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The Honolulu Advertiser
Posted on: Sunday, January 17, 2010

NFL: Ravens’ Reed considers retiring

By Edward Lee
The Baltimore Sun

INDIANAPOLIS — If you believe Ed Reed, one of his last plays as a Baltimore Raven could be a free-wheeling, loose play that perhaps cost the Ravens any chance they had of mounting a comeback against the Indianapolis Colts.

Reed’s inability to protect the football after he had intercepted Indianapolis quarterback Peyton Manning in the third quarter quashed any hope the Ravens might have harbored of overcoming a 14-point deficit as the Colts cruised to a 20-3 victory in an AFC Divisional playoff game here at Lucas Oil Stadium Saturday night.
After the game, Reed, a six-time Pro Bowler who is one of the best ball-hawking safeties to play the position, acknowledged that he is considering retirement.
“I’ve been thinking about it,” said Reed, who has returned seven interceptions for touchdowns and is the only player in NFL history to score off an interception, a recovered fumble, a blocked punt and a punt return. “It kind of hit me on the sideline. It hit me now because I don’t know how much I’m going to be able to have going forward. It’ll be a long offseason just thinking about. It hurts just thinking about it.”
Reed missed four games this season because of a strained groin, and played last year despite a nerve impingement in his neck. He labeled his percentage on returning as “50-50.”
“It’s my decision at the end of the day to play with injuries,” he said.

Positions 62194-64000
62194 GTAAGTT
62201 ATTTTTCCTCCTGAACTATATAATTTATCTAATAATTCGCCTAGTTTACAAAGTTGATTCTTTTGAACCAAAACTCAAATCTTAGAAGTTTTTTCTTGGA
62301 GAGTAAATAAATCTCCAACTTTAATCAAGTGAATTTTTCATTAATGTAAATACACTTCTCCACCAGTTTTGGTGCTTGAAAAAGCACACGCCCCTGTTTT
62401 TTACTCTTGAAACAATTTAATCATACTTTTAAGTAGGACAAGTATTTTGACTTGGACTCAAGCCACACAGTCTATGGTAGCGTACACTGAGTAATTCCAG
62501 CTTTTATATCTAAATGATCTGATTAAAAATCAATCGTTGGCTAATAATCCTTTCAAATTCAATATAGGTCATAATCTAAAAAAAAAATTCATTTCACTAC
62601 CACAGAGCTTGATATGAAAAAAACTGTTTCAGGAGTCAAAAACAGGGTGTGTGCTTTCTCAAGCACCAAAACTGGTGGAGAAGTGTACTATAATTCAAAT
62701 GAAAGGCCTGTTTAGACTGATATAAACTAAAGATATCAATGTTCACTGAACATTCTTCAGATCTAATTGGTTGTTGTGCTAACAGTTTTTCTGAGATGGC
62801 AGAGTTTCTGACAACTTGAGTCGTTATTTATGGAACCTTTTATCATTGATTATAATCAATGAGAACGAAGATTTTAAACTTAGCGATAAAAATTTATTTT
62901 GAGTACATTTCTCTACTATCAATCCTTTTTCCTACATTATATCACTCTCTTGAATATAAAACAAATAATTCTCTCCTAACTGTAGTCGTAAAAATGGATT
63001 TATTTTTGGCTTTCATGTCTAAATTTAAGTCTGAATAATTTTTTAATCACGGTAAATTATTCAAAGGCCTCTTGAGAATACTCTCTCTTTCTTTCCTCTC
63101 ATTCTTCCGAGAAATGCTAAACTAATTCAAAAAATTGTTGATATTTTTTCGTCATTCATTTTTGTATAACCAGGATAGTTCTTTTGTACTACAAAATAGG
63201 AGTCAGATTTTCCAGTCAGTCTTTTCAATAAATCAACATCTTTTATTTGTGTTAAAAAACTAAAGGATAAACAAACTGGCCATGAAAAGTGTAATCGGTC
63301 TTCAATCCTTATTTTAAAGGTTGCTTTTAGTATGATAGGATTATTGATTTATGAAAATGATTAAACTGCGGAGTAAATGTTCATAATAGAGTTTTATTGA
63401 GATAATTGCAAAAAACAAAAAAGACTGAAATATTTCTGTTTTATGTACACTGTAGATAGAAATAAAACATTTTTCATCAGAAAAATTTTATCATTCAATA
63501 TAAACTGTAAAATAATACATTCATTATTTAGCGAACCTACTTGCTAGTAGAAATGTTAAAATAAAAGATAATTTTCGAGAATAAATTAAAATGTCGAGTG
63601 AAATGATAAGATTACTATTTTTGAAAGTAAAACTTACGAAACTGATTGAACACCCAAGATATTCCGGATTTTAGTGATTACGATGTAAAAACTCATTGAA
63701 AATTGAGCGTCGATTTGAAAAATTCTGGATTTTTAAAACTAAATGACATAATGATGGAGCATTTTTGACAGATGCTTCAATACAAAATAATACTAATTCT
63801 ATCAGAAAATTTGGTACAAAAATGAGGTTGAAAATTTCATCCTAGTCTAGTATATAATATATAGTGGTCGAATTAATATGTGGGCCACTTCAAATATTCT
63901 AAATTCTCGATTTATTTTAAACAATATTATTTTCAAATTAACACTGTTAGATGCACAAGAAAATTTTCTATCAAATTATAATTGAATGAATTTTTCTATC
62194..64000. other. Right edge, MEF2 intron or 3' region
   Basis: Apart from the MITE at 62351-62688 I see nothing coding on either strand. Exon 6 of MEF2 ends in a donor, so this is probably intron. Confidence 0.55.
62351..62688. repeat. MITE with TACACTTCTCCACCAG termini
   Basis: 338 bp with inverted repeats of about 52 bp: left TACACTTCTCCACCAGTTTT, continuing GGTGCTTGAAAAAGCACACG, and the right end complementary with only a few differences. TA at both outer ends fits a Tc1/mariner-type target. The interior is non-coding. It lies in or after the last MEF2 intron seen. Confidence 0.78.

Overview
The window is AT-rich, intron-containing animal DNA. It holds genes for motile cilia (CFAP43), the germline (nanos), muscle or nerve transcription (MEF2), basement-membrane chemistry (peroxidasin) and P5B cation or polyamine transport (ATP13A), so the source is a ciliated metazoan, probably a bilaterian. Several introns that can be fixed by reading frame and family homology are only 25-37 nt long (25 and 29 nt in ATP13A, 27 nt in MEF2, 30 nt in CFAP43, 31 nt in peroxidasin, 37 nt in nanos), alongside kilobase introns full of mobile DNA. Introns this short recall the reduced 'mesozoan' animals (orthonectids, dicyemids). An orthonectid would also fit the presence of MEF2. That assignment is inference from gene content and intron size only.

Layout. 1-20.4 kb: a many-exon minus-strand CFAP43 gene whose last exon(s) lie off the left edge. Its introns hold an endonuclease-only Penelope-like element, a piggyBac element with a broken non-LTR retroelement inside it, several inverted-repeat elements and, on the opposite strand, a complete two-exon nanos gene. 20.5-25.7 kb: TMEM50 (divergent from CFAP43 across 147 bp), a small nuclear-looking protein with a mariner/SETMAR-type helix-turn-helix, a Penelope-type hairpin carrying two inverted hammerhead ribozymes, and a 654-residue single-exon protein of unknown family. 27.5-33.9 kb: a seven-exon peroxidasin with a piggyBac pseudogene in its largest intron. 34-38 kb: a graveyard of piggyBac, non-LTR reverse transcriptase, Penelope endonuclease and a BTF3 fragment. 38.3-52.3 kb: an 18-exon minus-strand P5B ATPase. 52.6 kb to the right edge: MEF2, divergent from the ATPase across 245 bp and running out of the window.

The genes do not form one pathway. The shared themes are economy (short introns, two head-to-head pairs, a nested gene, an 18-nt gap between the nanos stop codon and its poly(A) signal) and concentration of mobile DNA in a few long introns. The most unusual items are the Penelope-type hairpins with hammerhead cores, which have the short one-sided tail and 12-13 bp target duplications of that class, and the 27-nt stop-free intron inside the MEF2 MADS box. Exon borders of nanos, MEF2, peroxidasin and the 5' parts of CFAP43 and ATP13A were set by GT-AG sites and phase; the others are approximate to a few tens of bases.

“We’ll see. I take good advice from my doctors. It’s been great up to this point, fighting through. I wanted to battle this year even with the injuries I had last year and the injuries I had this year. There were no excuses coming into this season about injuries. That’s why I was never frustrated when I injured my groin. Injuries come especially at this point in my career. You fight through. You lose like this, it’s hard to lay it down. At the end of the day, you have to think about family. I have a family now. We shall see.”
If Saturday night is his last game in the NFL, Reed’s ability to dazzle and befuddle were on full display.
Against the Colts, Reed gathered his seventh interception in seven career postseason games, tying him with Philadelphia Eagles cornerback Asante Samuel for the most playoff interceptions among active players.
The pickoff occurred in the third quarter when Reed stepped in front of a long pass by Manning to wide receiver Pierre Garcon. (It was the fourth time in his past five meetings that Reed had intercepted Manning.)
But while racing down the left sideline, Reed, who seemed to dangle the football away from his body with his right arm, had the ball punched out from behind by Garcon at the Colts’ 27. The loose ball was recovered by tight end Dallas Clark.
Reed chastised himself for his gaffe, saying, “You make a pick and turn it over. You can’t do that. You’ve got to give our offense a chance to score.”
Said coach John Harbaugh: “Great play by Garcon. Obviously, that hurt us. Just like any ball carrier out in the open, you have to put that ball away. If the ball comes off your body low like that, it’s got a chance to be knocked out.”
Not only did the play return possession to Indianapolis, the miscue was also reminiscent of Reed’s ill-advised lateral attempt on a punt return that cemented the Colts’ 17-15 win against the Ravens on Nov. 22.
Reed seemed to make amends for his transgression when he intercepted Manning again in the third quarter, grabbing a long pass intended for Clark. Reed returned the ball 24 yards to Indianapolis’ 11, but the play was negated when cornerback Corey Ivy was cited for interfering with Clark.
“I didn’t know there was a flag thrown, and after I saw the replay, didn’t think a flag should have been thrown on that pass interference,” Reed said. “But I’m not the ref. Ain’t nothing you can do about it. Once the call is made, you play the game.”
Reed has always been able to read and react in a split second. His assessment of his future will take slightly longer.
“There’s too many emotions flying right now to make a decision,” Reed said. “You’ll know soon.”